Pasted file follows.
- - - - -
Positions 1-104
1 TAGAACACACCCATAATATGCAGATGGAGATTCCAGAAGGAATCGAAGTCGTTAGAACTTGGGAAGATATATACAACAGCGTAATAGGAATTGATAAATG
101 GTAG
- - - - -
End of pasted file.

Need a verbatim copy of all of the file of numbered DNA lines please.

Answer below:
Positions 1-104
1 TAGAACACACCCATAATATGCAGATGGAGATTCCAGAAGGAATCGAAGTCGTTAGAACTTGGGAAGATATATACAACAGCGTAATAGGAATTGATAAATG
101 GTAG